Yellowknife

He committed 100 crimes in YK. What role did a brain injury play?

Last modified: June 17, 2019 at 8:28am


A chronic burglar once described as a “scourge on the community” of Yellowknife has never recovered from a serious brain injury in 2007, his defence lawyer said last week.

Judge Donovan Molloy had been preparing to sentence Thomas Avery on the basis he was stealing simply to feed a drug habit.

Avery stole from a Yellowknife hair salon in April, adding to 78 previous break-and-enters at local homes and businesses, plus some 40 other minor crimes.

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However, defence lawyer Tu Pham stated those crimes are a result of serious brain damage inflicted in a 2007 fight.

On Friday in Territorial Court, Avery pleaded guilty to break-and-entering and the indictable offence of theft. Four other charges relating to the latest crime were withdrawn by the Crown, which proceeded by the less serious summary conviction route.

“A major reason [Avery] finds himself in the position he’s in … is drug addiction and a brain injury,” Pham told the court. “It’s more difficult for him to make connections and understand the logic of [his actions].

“There is nothing available [to treat] him in this jurisdiction. It is going to be difficult for him to stay out of trouble unless he gets some help.”

Pham said Avery, 37, is reluctant to leave the NWT for treatment as he wants to help care for his four-year-old daughter in Yellowknife. He also has a 14-year-old son, but he doesn’t see him very often.

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The Crown asked for a five-month sentence; the defence countered with time served, equalling the remand credit Avery has behind bars of 111 days.

“I would be inclined to give this man a year or more in jail … and I would consider that a little low,” Molloy told court. “[He has] a spectacularly protracted record for break and entry.

“After some evidence there is a brain injury … he is going to get at least five months.”

Hearing this, Avery stood up and spoke directly to Molloy, with his lawyer trying to calm him down.

“I just want to care for my daughter,” Avery said through tears. “I’ll do what I have to do to stay sober … I have a plan.”

‘Traumatic brain injury’

On April 2, Avery had been drinking when he smashed the front window of Vixen Hair Den on Franklin Avenue downtown, Crown Prosecutor Jeannie Scott had told court.

On probation at the time – after being released from jail just a week earlier following his last crime spree in December – Avery was spotted by RCMP walking down the street carrying the salon’s cash register, containing $64.25.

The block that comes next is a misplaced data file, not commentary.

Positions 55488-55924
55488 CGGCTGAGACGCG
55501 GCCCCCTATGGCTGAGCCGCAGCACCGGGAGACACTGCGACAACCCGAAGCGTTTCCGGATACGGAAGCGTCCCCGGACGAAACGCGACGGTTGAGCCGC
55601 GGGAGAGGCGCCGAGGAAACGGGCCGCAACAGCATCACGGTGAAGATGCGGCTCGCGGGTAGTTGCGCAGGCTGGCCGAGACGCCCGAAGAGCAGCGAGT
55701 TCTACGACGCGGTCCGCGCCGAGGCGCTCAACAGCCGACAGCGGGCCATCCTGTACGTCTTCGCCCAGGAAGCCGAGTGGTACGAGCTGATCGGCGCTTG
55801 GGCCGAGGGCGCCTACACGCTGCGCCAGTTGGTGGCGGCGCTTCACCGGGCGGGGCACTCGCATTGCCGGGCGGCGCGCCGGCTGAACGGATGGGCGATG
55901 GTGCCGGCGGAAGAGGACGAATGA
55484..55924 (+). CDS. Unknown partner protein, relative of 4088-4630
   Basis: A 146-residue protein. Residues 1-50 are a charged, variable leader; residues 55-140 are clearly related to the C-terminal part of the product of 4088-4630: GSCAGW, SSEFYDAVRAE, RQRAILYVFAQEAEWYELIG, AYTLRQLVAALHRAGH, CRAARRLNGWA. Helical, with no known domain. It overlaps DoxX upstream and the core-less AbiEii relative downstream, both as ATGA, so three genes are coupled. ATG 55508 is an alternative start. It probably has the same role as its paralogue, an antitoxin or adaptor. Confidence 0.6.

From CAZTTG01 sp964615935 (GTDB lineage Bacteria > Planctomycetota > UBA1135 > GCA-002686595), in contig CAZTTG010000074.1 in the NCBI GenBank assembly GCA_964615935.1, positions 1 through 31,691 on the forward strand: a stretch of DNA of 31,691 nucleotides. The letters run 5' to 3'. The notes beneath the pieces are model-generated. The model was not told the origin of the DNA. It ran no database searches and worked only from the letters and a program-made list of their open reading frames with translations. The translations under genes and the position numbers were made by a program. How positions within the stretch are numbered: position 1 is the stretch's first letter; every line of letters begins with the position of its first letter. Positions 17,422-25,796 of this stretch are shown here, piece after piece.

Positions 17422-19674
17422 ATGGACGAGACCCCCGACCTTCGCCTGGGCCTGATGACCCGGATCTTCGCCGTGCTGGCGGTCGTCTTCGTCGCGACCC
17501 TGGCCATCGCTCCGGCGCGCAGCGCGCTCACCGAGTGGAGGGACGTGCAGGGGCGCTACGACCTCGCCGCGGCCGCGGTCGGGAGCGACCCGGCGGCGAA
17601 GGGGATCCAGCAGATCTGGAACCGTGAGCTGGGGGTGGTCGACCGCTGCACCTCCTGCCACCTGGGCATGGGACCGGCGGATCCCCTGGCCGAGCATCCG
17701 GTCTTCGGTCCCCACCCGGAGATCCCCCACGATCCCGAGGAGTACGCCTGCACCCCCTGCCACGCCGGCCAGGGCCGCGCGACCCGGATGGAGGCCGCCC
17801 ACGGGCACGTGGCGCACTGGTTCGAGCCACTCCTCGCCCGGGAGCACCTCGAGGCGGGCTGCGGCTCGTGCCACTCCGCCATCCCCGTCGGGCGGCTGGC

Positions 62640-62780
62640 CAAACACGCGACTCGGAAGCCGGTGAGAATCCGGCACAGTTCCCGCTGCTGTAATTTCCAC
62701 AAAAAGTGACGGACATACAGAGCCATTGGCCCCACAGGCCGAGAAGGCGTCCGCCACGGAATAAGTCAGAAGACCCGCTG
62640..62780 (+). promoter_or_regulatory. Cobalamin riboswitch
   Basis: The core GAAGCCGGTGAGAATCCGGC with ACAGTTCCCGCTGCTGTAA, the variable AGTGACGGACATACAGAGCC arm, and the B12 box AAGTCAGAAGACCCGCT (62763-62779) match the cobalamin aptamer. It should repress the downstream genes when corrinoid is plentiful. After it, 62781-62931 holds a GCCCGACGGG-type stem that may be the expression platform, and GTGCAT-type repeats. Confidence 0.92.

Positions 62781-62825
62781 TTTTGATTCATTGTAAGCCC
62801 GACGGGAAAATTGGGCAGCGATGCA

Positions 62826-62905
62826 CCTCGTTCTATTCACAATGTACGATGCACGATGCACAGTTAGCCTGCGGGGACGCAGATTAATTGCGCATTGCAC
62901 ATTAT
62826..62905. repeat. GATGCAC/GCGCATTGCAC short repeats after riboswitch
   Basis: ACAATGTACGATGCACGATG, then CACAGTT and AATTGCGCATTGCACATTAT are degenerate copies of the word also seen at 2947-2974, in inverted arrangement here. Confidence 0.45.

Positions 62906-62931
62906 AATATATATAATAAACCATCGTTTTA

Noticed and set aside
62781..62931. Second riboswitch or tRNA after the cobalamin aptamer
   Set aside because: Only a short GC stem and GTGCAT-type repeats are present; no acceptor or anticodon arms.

“It is difficult to know what to do with Mr Avery,” said Scott, the prosecutor. “Somehow Mr Avery has to just realize this type of behaviour can’t be tolerated. He has to get control over his underlying issues.”

Pham had detailed Avery’s tough upbringing after being born in Yellowknife. There was alcohol and drug abuse in the home before his parents separated. In his teen years, Avery dropped out of high school before Grade 10 and turned to crack cocaine.

In 2007, he was in a fight outside a bar during which he suffered a cracked skull and damage to his brain. He was in a coma for while, before being treated at a brain centre in Alberta.

Pham obtained a file of papers on Avery from the North Slave Correctional Complex, including information from doctors who had examined Avery over the years since his 2007 injury.

Avery has been diagnosed with reduced comprehension, impaired intellectual functioning, and “reduced insight and judgement,” said Pham, reading from doctors’ letters.

“He has a traumatic brain injury and chronic addictions,” said Pham. “I really sense a desire for change and a cry for help from him. But there is no treatment centre in the NWT.

“This is somebody who wants help, but society is not offering any solutions.”

A turning point?

Molloy noted the Crown had limited his sentencing options by proceeding summarily, with the maximum sentence for theft being six months.

“At the end of the day, this has to be about moral blameworthiness,” said Molloy. “Putting people in prison only disappears the people … not the social problem.

“I view this matter differently than I did this morning.”

Molloy said Avery’s record for break-and-enters was as many as he’s seen in his career, but hoped the time he has served in jail since being arrested on April 2 will be “a turning point.”

He sentenced Avery to the credit time of 111 days he had built up. In addition, he will be on probation for one year, during which time he will take counselling as directed.

Molloy did not impose an alcohol or drug ban. He told Avery it was up to him to keep his promise made to court to change.

Molloy ordered Avery to return to see him in court in four months, “to see how things are going.”

In December, Avery also vowed to turn his life around when being sentenced for a spree of break-and-enters in September and October, mostly to businesses.

“I’m going to do it,” the CBC reported Avery as telling court. “I don’t want people to give up on me.”

Some of Avery’s targets have included the Super 8 motel, Adam Dental Clinic, Ruth Inch Memorial Pool, several downtown offices, and a school board. He stole money, electronics, and mobile devices.

In 2008, he pleaded guilty to using a credit card stolen from a judge’s wife.

In 2004 – three years before his brain injury – Avery was deemed a “a scourge on the community” by a Supreme Court justice who sentenced him to three years for guilty pleas to nine offences, including seven for break, enter, and theft.

Court records show Avery’s life of crime began in his youth, with six convictions in Youth Court in 1998.

Avery was committing crimes at the time to feed his drug habit.

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